The US economy is still strong in the face of rising interest rates, but on the other hand, it is softening much faster.
The UK will face difficult economic times and raise interest rates well into next year, officials warned this week.
The Bank of England raised interest rates by three-quarters of a percentage point on Thursday, the largest increase in 33 years, in a bid to combat rising inflation.
But the bank also issued a stern warning. It said economic output is already shrinking and it expects a recession will continue into the first half of 2024 “as high energy prices and materially tighter financial conditions weigh on spending.”
A two-year recession would last longer than the one that followed the 2008 global financial crisis, although the Bank of England said any declines in GDP heading into 2024 will likely be relatively small.
The central bank also believes that inflation will not decline until next year. That will require more rate hikes in the coming months, policymakers warned.
Elon Musk has been busy at Twitter HQ. Aside from tweeting and removing a conspiracy theory, he’s talked about making some major changes to his $44 billion acquisition. This is what has happened so far:
Layoffs begin: Elon Musk began firing Twitter employees Friday morning, according to a memo sent to staff. The email sent Thursday evening informed employees that they will receive a notification informing them of their employment status by noon ET on Friday.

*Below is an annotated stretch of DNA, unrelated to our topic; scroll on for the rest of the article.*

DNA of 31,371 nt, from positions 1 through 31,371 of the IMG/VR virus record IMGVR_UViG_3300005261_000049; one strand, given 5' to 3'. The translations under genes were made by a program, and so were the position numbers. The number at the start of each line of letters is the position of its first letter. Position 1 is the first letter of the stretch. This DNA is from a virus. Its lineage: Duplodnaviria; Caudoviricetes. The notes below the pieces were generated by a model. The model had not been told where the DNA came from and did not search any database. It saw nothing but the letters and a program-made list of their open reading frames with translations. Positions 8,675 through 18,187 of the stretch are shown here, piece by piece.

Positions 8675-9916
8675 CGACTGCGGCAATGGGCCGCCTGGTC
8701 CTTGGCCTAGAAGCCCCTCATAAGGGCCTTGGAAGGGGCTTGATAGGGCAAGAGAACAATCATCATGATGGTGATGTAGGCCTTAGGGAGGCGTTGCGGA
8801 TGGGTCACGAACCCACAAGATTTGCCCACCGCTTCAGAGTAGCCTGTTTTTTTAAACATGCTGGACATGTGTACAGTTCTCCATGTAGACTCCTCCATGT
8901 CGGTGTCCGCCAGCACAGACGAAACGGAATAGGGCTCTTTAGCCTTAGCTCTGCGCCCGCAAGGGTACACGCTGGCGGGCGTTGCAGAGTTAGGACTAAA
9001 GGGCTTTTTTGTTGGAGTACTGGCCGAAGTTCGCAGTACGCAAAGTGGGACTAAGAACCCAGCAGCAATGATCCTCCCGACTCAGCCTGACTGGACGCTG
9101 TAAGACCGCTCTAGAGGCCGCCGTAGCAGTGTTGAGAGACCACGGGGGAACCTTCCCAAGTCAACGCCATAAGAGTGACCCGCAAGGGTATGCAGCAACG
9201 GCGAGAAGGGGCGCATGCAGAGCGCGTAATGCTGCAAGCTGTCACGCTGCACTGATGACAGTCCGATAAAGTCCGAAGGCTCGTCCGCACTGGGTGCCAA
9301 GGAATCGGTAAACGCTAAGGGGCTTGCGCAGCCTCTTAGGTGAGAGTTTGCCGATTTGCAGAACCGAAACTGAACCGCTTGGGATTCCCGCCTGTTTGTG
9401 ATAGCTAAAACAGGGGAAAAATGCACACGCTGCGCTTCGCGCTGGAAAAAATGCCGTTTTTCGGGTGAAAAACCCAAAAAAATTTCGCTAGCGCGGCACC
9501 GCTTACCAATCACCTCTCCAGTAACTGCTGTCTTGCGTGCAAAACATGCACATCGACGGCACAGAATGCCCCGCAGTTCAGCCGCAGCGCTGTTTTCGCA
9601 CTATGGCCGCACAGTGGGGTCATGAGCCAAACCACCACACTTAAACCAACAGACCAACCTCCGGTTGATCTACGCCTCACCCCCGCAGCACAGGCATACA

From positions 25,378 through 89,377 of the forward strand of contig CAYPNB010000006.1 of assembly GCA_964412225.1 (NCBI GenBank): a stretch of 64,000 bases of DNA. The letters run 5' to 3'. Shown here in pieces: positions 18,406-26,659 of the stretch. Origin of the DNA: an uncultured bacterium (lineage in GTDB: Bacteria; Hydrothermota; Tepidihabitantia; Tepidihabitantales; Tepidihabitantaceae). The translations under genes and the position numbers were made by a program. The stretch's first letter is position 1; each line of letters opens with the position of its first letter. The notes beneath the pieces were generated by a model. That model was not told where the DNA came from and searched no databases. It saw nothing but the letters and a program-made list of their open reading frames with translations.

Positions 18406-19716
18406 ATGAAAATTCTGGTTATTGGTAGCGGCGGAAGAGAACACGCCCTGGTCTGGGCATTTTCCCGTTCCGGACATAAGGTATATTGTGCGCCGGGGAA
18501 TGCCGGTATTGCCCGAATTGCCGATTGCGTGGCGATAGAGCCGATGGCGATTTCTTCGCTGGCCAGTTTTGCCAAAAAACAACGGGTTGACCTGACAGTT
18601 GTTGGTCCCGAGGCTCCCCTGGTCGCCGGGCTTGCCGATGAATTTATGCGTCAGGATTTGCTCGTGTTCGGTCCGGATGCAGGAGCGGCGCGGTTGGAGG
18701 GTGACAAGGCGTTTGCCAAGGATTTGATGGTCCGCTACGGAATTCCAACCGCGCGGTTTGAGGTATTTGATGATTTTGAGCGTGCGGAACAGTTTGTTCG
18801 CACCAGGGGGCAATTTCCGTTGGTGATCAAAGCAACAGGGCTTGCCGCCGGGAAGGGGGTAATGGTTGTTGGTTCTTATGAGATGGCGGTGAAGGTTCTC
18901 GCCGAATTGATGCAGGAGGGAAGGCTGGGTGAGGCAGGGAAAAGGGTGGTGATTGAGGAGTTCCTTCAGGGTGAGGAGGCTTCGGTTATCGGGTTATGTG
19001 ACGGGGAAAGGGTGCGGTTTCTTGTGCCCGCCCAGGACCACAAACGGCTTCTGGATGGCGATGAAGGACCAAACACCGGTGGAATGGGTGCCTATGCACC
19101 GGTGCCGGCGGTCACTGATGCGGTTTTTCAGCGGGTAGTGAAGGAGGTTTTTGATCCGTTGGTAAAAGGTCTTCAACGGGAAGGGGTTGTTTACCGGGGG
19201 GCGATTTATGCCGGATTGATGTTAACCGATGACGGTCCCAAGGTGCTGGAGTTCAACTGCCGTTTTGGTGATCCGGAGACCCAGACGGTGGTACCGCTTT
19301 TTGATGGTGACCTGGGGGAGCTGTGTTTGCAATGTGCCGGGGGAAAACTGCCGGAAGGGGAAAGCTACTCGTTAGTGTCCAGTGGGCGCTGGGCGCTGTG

The email added that “to ensure the security” of employees and Twitter systems, the company’s offices “will be temporarily closed and all access to badges will be suspended.”
Before the acquisition of Musk, Twitter had about 7,500 employees.
Several Twitter employees have already filed class action lawsuits alleging the layoffs violate the federal employee adjustment and retraining law.
The WARN Act requires any company with more than 100 employees to provide 60 days’ written notice if it intends to cut 50 jobs or more on a “single site of employment.”
Consolidating Power: In less than a week since Musk took over Twitter, the company’s C-suite appears to have been almost completely cleaned up, through a mix of layoffs and layoffs.
Twitter’s board of directors was also dissolved last week, according to a securities filing.
The company filing states that all previous members of Twitter’s board of directors, including recently deposed CEO Parag Agrawal and chairman Bret Taylor, will no longer be directors “in accordance with the terms of the merger agreement.” That makes Musk, according to the filing, “the sole director of Twitter”.
Cashing Blue Checks Checks: Musk said Tuesday that he planned to charge $8 a month for Twitter’s subscription service called “Twitter Blue,” promising to make everyone pay to receive a coveted blue check to verify their account. . That’s a straight cut from his original plan to charge users $19.99 per month to get or keep a verified account.
In a tweet, the world’s richest man used an expletive to describe his assessment of “Twitter’s current lords & peasants system for who has or does not have a blue tick.” He added: “Power to the people! Blue for $8/month.”
Advertisers click pause: Elon Musk wrote an open letter to advertisers just hours before confirming his takeover of Twitter, explaining that he didn’t want the platform to become a “free-for-all hellscape.” But that effort to reassure the ad industry, which makes up the vast majority of Twitter’s business, doesn’t seem to be working.
General Mills (GIS), Mondelez International (MDLZ), Pfizer (PFE) and Audi (AUDVF) have reportedly joined a growing list of companies that are pausing their Twitter ads following the Musk acquisition.